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Old 01-17-2015, 11:39 PM   #1
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Coolant leak

I have a small coolant leak where the coolant line from the hot water heater connects to the engine. At the engine connection there is a shut off ball valve. The leak is between the ball valve and the engine. I have not worked on this before and am wondering what the process is for fixing the fitting leak. Do i need to drain the coolant? Or can i shut off the ball valve, disconnect it, and reseal the fitting without draining the coolant? Thanks for your help!
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Old 01-18-2015, 03:02 AM   #2
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If you are lucky, it may be possible to just close and tighten up the ball valve, (after loosening off the hose clamp so the hose isn't twisted), but the proper way would be to:

1. Drain the coolant to below the level of the valve.
2. Loosen and disconnect the hose.
3. Unscrew the ball valve and hose tail fitting
4. Clean up threads with a wire brush and inspect for corrosion
5. Apply good quality sealant suitable for the job to the male threaded fittings.
6. Reassemble valve and fittings
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Old 01-18-2015, 09:34 AM   #3
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Another idea, if I understand the post correctly and the leak is where the valve screws into the block- would be to use something like a pair of needle nose vice grips clamped down on the hose a foot or so from the valve. This stops flow from that side. And with the radiator cap still in place on a COLD engine, you would unscrew and remove the ball valve. The block will barely leak- you could even plug it with one of those wooden taper plugs we all have down in our "engine compartment" and then clean the threads with a hand wire brush, apply liquid Teflon, and reinstall. Put the hose back on and replace any lost coolant.


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Old 01-18-2015, 10:41 AM   #4
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Thanks for the instructions! Either way doesn't sound very complicated. It's a slow drip so not an emergency but something that goes on the list of items to take care of before spring.
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Old 01-19-2015, 10:50 AM   #5
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I vote for clamping the inlet hose because you may have to unscrew the ball valve. Yes, cold engine is a must.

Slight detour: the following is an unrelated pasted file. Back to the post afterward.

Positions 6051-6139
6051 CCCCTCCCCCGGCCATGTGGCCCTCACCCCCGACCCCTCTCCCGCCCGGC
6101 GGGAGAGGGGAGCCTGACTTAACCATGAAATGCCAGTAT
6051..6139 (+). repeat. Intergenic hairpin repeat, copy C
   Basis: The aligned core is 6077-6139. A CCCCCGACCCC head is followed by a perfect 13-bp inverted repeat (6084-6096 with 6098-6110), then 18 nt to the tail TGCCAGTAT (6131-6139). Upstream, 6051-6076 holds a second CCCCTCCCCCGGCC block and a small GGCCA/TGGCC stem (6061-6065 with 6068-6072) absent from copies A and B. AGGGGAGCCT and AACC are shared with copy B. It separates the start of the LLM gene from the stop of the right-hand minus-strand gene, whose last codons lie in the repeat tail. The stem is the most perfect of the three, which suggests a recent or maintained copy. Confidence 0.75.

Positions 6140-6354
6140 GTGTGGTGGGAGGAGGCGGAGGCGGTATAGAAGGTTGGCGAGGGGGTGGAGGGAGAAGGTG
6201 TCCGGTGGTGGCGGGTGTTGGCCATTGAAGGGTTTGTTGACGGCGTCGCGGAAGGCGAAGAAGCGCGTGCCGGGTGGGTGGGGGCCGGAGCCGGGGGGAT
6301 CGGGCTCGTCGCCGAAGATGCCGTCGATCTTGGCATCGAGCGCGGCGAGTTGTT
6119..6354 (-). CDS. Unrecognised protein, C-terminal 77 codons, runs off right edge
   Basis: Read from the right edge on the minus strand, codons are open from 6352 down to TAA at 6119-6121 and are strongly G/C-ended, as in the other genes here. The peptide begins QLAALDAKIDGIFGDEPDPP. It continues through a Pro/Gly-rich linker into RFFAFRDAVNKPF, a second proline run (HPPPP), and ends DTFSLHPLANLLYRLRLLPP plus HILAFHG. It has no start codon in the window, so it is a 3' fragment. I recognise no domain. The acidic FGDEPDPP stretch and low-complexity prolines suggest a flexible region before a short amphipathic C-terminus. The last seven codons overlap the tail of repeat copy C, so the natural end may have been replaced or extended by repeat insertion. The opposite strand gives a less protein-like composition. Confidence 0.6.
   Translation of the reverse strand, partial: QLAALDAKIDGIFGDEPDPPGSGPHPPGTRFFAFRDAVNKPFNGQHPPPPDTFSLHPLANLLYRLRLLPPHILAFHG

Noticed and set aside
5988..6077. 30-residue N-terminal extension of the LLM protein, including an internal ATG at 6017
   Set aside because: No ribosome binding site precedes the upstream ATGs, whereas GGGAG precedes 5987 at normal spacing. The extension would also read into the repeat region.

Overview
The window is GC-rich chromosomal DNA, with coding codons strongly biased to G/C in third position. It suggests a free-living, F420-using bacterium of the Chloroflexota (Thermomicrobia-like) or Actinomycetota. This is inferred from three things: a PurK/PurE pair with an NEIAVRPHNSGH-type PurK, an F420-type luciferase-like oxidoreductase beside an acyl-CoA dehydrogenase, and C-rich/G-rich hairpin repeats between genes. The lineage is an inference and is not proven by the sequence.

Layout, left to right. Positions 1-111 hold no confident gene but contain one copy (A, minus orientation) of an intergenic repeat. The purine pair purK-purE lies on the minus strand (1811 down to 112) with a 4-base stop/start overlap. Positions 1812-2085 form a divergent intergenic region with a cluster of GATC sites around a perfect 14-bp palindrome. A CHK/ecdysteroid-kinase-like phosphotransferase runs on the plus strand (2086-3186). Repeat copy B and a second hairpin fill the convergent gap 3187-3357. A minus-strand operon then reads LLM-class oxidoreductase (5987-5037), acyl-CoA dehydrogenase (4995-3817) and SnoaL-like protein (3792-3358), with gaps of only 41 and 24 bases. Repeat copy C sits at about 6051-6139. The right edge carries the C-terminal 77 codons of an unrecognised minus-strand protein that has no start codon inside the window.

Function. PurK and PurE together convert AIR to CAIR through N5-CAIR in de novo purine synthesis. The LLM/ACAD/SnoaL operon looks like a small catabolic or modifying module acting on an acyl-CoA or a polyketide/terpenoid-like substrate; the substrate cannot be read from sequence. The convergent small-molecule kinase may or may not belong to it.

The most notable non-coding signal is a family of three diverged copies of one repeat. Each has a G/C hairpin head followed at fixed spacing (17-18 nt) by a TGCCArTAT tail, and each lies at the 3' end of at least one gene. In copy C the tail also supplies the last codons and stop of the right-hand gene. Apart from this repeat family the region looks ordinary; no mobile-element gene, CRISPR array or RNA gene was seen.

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Old 01-19-2015, 12:05 PM   #6
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And you might find that if you can elevate the open end of the hose enough to get it higher than the radiator cap, you can stop any siphoning from occurring.

Be careful clamping the hose with anything sharp like vice grip teeth. A couple small pieces of scrap wood in the jaws of the clamp might work well....and spread the force over a larger area to prevent deterioration of the hose.
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Old 01-19-2015, 01:38 PM   #7
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indeed after removing the hose it would only take a few seconds to plug the hose with a rag or wood plug. There will also be coolant leaking from the heater but again it can be plugged easily and adding a quart of coolant is no big deal
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Old 01-27-2015, 08:27 PM   #8
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If you use a wood plug don't put the project aside for any length of time; you may very well have a problem getting the wood plug back out. Personal experience.
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Old 02-17-2015, 01:20 AM   #9
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Usually a plumbing project at home takes three trips to Home Depot to finish. I was able to fix the coolant leak with only two trips to West Marine. One for the right sized tube to attach to the petcock drain and the second for a small hand pump to return the coolant to the engine. No room to pour it back in. No more leak!
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